What I loved about Taste of Lisboa Food & Cultural Walks
I loved the variety of places we visited. Each of the seven stops was unique in their own way and were mostly tiny cafés and restaurants which I never would have gone into myself. The cultural parts of the tour were really interesting too, and it was fascinating to learn about the history of Fado in the area, and new street artists giving names and personalities to the people who live there.
I hadn’t been to the Mouraia neighbourhood before the tour, and I suspect it often gets overlooked by visitors who stick to Barrio Alto and only come here to visit the castle. There is so much history here – and great food! – I’d urge anyone coming to Lisbon to explore.
Anything I Didn’t Like?
At first I found the tour a little slow-paced; we spend quite a long time at the meeting point, where Catarina went through all the stops we were going to visit and what we were going to eat – for me that wasn’t necessary, and kind of spoiled the surprise so I’d be happy to skip that part and just see each one as they come. However, once we were on the move there was a better balance between walking, information and tasty food!
Would I Recommend Taste of Lisboa Tours?
Most definitely! I’ve taken a lot of food tours around the world, and I am consistently pleased with the quality and variety of food, and with all the interesting information the guides share. Yes, you can go for a meal by yourself, but joining a food tour is so much more rewarding!
Where to Stay in Lisbon
Hostels in Lisbon
I stayed at the fun and friendly Good Morning Hostel Lisbon which is in a great location by Restauradores underground station. This is probably the best place to stay in Lisbon for solo travellers, with a daily happy hour including free sangria and beer, and lots of fun events and social dinners. Rooms are clean and spacious, and the staff are all fabulous. Read my full review of Good Morning Hostel Lisbon here or book it now. You can also find other hostels in Lisbon on Hostelworld.
Hotels in Lisbon
For hotels in Lisbon, check out Casa Amora Sao Mamede Lisbon which is slightly out of the centre but very highly rated. Casa do Barao is in Barrio Alto and also gets excellent reviews – and has a swimming pool to enjoy. You can find other hotels in Lisbon on HotelsCombined.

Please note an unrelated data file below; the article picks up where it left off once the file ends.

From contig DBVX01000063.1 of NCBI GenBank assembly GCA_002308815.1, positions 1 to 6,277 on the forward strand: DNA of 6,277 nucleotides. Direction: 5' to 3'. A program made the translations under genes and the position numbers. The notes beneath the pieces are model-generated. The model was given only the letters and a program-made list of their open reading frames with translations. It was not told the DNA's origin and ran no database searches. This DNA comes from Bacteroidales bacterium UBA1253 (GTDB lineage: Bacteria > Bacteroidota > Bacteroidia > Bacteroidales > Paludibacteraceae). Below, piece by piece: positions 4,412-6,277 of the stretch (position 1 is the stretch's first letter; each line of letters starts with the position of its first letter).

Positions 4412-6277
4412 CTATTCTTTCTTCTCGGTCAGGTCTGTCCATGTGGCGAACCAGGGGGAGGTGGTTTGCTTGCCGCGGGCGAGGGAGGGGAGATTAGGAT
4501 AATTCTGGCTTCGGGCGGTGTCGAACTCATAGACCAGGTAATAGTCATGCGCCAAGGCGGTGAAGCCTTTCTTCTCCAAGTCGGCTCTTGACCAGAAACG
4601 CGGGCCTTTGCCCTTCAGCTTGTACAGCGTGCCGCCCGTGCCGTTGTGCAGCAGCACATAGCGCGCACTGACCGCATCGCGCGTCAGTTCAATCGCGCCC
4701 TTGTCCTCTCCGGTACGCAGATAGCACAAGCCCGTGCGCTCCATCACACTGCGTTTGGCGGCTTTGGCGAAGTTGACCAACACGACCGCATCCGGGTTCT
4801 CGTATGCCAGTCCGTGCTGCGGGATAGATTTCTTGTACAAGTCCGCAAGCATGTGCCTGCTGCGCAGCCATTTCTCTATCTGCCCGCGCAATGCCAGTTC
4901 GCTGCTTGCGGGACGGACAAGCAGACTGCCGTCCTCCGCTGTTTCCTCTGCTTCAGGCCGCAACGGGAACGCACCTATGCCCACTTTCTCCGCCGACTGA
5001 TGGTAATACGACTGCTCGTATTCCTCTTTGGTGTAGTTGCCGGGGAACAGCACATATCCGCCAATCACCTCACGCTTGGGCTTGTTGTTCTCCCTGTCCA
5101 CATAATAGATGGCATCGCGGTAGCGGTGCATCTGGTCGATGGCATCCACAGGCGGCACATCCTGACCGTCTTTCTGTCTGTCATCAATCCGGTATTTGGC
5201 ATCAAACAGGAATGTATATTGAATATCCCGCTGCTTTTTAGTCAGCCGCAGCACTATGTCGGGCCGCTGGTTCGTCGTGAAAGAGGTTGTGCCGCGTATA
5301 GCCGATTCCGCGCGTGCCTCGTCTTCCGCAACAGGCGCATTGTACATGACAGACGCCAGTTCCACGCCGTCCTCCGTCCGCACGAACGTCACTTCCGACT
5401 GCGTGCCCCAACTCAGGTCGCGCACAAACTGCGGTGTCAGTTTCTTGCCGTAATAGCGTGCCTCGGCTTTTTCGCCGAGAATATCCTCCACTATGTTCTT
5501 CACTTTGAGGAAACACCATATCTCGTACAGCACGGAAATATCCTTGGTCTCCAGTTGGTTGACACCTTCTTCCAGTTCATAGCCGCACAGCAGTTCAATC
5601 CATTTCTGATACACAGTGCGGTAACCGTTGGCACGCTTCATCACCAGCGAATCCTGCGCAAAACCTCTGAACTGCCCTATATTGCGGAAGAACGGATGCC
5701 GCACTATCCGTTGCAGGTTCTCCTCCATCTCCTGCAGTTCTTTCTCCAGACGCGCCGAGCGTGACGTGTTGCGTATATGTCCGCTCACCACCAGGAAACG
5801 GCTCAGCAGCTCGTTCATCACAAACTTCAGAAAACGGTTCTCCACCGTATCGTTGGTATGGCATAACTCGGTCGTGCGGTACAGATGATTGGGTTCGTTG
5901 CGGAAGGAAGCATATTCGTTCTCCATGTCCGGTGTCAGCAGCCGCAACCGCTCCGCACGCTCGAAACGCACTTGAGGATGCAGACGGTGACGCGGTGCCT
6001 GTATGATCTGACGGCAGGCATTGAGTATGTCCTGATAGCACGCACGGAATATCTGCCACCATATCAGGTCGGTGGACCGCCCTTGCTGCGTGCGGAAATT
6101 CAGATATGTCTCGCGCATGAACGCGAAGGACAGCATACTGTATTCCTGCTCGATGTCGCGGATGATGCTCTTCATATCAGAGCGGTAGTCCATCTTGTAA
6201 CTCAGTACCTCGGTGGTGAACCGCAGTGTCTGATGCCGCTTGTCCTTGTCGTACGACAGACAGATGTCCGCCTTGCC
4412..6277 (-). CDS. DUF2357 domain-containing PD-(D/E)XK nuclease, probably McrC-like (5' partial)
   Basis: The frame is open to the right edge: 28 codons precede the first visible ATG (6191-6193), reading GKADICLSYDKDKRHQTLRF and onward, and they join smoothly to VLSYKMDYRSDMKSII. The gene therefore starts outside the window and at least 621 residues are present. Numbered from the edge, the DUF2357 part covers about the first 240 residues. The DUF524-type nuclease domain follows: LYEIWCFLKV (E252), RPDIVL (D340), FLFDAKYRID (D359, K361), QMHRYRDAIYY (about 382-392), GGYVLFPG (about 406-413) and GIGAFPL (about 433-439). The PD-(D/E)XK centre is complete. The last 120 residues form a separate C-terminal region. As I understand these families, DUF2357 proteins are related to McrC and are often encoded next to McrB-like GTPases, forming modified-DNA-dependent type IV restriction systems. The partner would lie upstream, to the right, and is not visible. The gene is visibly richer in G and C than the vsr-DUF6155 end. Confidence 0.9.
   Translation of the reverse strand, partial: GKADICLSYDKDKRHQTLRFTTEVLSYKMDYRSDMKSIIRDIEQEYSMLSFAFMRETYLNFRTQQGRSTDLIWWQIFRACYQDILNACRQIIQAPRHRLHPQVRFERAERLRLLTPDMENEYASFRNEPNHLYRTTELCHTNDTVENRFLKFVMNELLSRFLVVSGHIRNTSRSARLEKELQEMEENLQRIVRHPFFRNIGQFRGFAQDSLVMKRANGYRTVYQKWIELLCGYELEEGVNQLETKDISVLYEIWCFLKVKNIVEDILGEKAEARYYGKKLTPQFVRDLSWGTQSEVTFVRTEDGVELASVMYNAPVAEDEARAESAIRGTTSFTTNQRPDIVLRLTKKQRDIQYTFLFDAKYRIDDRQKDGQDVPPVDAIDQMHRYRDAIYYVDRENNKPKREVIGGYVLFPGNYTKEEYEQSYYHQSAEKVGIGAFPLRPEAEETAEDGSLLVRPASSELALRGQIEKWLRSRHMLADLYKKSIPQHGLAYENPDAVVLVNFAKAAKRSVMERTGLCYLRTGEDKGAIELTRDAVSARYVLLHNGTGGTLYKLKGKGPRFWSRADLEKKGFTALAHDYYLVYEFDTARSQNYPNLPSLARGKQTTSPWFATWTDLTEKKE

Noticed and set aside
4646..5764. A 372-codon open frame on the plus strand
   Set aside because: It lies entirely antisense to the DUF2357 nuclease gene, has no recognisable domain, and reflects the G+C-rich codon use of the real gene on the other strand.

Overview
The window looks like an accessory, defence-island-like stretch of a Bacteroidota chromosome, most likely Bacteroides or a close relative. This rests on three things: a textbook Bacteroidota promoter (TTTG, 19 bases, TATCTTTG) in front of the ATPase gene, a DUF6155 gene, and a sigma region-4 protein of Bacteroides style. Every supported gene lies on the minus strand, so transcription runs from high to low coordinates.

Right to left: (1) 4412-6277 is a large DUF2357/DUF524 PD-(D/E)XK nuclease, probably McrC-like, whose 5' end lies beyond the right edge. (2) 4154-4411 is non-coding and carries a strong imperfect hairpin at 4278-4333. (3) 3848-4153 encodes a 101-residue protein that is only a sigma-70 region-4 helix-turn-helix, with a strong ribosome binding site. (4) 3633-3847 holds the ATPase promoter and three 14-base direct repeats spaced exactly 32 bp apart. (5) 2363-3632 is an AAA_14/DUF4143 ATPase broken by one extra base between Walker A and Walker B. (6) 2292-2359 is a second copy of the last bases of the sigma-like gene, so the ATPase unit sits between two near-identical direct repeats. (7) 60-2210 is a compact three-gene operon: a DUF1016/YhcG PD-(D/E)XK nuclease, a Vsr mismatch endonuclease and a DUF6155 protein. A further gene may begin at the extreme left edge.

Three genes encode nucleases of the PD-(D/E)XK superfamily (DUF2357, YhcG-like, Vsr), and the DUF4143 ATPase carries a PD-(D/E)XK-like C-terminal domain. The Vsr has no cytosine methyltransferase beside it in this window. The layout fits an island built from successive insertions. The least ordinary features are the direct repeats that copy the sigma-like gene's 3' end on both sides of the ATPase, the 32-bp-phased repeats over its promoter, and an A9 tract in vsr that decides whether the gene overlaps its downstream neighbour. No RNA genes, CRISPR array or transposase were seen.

Airbnb in Lisbon
I came back to Lisbon for another few days after visiting Porto, but this time I stayed in an Airbnb in the Barrio Alto. This area of town has TONS of bars and restaurants, and is a really popular area to stay in. You can find all the options for Airbnb in Lisbon here, including the place I stayed which was small but perfect for one person.
If you have never used Airbnb before, use this link to sign up & get up to $40 credit to use on your first trip! Read more about the Airbnb first time discount code and my full Airbnb guide or click below for your Airbnb coupon.
Have you taken a food tour in Lisbon? What did you think? Any more recommendations for where to eat in Lisbon? I’d love to hear your tips, please leave your comments below.
If you’re looking for travel insurance for your trip to Portugal, get a quote now from World Nomads.
Like this post? Pin it to read later:
Just to let you know, this post may contain paid or affiliate links, which help to maintain Tales of a Backpacker and give me the chance to keep travelling, and to keep creating awesome content for you!
Tales of a Backpacker is a participant in the Amazon Services LLC Associates Program, an affiliate advertising program designed to provide a means for sites to earn advertising fees by advertising and linking to Amazon.com. I only recommend goods and services I believe are useful and reliable.Last updated: May 30, 2020